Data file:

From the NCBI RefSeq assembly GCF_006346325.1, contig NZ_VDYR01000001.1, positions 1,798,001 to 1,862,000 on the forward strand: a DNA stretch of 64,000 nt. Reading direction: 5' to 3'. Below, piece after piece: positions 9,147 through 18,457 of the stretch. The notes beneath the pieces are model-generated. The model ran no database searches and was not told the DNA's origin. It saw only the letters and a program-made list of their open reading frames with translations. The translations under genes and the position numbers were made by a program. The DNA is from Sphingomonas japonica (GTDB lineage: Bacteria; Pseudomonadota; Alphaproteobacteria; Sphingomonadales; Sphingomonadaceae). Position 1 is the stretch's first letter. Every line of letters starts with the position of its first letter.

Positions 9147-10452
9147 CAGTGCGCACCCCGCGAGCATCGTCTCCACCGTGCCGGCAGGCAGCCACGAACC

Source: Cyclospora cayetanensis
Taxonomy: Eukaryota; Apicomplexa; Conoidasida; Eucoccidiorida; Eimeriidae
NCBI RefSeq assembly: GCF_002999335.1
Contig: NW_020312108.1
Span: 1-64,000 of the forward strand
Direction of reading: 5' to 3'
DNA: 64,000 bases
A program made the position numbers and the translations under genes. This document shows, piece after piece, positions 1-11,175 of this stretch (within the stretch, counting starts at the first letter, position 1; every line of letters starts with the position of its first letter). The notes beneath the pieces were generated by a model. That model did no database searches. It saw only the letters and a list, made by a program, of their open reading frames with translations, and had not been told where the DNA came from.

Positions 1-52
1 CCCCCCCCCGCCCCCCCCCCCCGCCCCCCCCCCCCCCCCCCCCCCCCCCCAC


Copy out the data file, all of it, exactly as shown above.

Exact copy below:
From the NCBI RefSeq assembly GCF_006346325.1, contig NZ_VDYR01000001.1, positions 1,798,001 to 1,862,000 on the forward strand: a DNA stretch of 64,000 nt. Reading direction: 5' to 3'. Below, piece after piece: positions 9,147 through 18,457 of the stretch. The notes beneath the pieces are model-generated. The model ran no database searches and was not told the DNA's origin. It saw only the letters and a program-made list of their open reading frames with translations. The translations under genes and the position numbers were made by a program. The DNA is from Sphingomonas japonica (GTDB lineage: Bacteria; Pseudomonadota; Alphaproteobacteria; Sphingomonadales; Sphingomonadaceae). Position 1 is the stretch's first letter. Every line of letters starts with the position of its first letter.

Positions 9147-10452
9147 CAGTGCGCACCCCGCGAGCATCGTCTCCACCGTGCCGGCAGGCAGCCACGAACC

Source: Cyclospora cayetanensis
Taxonomy: Eukaryota; Apicomplexa; Conoidasida; Eucoccidiorida; Eimeriidae
NCBI RefSeq assembly: GCF_002999335.1
Contig: NW_020312108.1
Span: 1-64,000 of the forward strand
Direction of reading: 5' to 3'
DNA: 64,000 bases
A program made the position numbers and the translations under genes. This document shows, piece after piece, positions 1-11,175 of this stretch (within the stretch, counting starts at the first letter, position 1; every line of letters starts with the position of its first letter). The notes beneath the pieces were generated by a model. That model did no database searches. It saw only the letters and a list, made by a program, of their open reading frames with translations, and had not been told where the DNA came from.

Positions 1-52
1 CCCCCCCCCGCCCCCCCCCCCCGCCCCCCCCCCCCCCCCCCCCCCCCCCCAC